An illustrated lecture by UCLA Visiting Scholar Prof. Yoshiko Okazaki, University of the Sacred Heart, Japan
As a result of the Indochina wars, many of the Southeast Asian peoples, especially the Vietnamese, Cambodians, and Laotians, have been forced to move from their homelands. Many have immigrated to the United States. The study examines the way in which such displaced peoples maintain, change, and reinvent their cultural institutions in the diaspora, specifically their performance traditions.
As displaced minorities whose cultural traditions are not tied to geopolitical national boundaries, their music and performance traditions have often been neglected by the dominant culture – both the mainstream American culture and that of the Southeast Asian homelands of which these traditions are an integral part. Educational materials about these traditions are practically nonexistent.
The study seeks to redress this neglect by contributing observations and analysis about diasporic mainland Southeast Asian performing arts. The case studies for these materials are based on fieldwork among Cambodian artists in Long Beach and Vietnamese musicians and performers in Orange County, California.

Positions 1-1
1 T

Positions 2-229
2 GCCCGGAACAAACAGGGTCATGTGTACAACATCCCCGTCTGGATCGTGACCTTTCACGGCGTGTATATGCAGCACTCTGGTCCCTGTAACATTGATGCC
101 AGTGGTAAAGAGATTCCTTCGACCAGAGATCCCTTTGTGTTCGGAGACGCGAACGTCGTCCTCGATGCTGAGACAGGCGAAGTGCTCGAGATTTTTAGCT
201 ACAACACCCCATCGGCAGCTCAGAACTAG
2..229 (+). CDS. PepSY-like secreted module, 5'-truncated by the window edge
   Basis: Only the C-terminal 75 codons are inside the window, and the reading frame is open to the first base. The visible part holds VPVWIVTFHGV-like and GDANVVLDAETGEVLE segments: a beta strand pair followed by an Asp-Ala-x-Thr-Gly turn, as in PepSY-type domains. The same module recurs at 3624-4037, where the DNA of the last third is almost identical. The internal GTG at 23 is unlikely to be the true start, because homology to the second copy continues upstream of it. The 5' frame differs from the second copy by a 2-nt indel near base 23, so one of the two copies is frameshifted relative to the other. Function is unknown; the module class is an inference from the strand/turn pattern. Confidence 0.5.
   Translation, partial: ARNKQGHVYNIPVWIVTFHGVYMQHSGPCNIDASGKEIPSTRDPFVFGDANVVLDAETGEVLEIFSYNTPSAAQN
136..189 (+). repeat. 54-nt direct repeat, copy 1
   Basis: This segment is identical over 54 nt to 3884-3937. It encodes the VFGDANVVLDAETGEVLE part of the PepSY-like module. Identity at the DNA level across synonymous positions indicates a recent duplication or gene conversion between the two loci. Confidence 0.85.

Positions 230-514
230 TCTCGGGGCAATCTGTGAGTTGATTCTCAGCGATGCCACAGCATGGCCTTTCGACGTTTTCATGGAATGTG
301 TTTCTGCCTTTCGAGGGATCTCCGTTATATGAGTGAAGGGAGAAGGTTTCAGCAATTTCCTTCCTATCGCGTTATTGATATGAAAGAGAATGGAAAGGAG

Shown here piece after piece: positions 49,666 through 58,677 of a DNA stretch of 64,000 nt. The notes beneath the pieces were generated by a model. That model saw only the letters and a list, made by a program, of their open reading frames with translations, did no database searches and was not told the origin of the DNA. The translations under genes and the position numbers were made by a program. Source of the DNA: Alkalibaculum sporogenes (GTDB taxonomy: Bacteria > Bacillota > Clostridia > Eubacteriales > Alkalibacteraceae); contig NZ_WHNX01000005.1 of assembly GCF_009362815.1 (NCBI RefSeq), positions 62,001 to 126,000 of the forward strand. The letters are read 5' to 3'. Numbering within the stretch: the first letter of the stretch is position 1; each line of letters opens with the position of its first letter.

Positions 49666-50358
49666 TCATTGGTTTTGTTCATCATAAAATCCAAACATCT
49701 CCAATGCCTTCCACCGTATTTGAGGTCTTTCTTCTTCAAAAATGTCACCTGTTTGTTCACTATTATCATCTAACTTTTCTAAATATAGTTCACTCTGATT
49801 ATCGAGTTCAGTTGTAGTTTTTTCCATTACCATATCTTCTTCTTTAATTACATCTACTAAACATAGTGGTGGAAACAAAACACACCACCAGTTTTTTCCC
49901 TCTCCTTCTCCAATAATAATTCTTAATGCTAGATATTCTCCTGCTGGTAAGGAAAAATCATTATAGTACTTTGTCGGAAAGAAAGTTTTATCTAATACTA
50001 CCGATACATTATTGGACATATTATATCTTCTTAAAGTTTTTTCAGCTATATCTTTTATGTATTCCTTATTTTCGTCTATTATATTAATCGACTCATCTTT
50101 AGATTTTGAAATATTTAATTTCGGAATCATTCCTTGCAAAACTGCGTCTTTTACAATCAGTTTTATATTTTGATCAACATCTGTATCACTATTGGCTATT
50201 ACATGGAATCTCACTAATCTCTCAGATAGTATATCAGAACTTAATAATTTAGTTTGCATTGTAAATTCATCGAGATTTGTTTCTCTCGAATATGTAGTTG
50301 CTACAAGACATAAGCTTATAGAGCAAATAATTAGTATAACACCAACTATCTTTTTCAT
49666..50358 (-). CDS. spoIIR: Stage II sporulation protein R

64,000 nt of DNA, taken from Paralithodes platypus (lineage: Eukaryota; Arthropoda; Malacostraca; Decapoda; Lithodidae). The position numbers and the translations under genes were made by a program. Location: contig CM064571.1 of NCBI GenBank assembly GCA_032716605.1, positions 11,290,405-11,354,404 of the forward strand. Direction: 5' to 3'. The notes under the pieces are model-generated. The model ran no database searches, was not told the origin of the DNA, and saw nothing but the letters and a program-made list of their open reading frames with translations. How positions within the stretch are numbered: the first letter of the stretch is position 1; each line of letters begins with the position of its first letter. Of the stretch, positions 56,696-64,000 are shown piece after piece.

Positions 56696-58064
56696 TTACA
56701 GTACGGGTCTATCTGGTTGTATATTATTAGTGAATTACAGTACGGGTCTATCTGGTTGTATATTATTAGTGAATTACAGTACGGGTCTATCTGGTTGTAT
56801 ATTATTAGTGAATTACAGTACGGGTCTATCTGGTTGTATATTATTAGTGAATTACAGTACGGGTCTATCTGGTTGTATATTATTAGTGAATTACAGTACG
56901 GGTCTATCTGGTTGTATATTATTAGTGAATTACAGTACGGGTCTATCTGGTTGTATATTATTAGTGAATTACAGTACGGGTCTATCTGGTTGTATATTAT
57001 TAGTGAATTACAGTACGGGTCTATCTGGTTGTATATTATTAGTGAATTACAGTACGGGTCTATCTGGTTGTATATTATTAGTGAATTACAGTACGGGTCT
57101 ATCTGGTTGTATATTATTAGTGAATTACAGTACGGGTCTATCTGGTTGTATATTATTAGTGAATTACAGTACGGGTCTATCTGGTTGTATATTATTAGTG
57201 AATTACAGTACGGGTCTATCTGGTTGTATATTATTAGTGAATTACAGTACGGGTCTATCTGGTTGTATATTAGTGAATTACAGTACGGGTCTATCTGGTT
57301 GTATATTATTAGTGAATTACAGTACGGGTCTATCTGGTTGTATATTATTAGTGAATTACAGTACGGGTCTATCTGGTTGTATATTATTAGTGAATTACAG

The lecture will be accompanied by audio and/or video illustrations.
Yoshiko Okazaki is associate professor of International Studies at the University of the Sacred Heart in Tokyo, Japan, specializing in the music of Southeast Asia. She obtained a Ph.D. in Ethnomusicology from UCLA in 1994. Her dissertation research was on the music culture of the Toba Batak people of North Sumatra, Indonesia as it relates to their religion and ethnic identity. In September 2004 she returned to UCLA as a Visiting Scholar at the Center for Southeast Asian Studies. Her sabbatical research has focused on Southeast Asian diasporic music and culture on the West Coast of the U.S. The final goal of this research is to create teaching materials about the music culture of the Southeast Asian diaspora.
Cost: Free and open to the public.
Parking at UCLA in Lot 3 costs $7.
Sponsor(s): Center for Southeast Asian Studies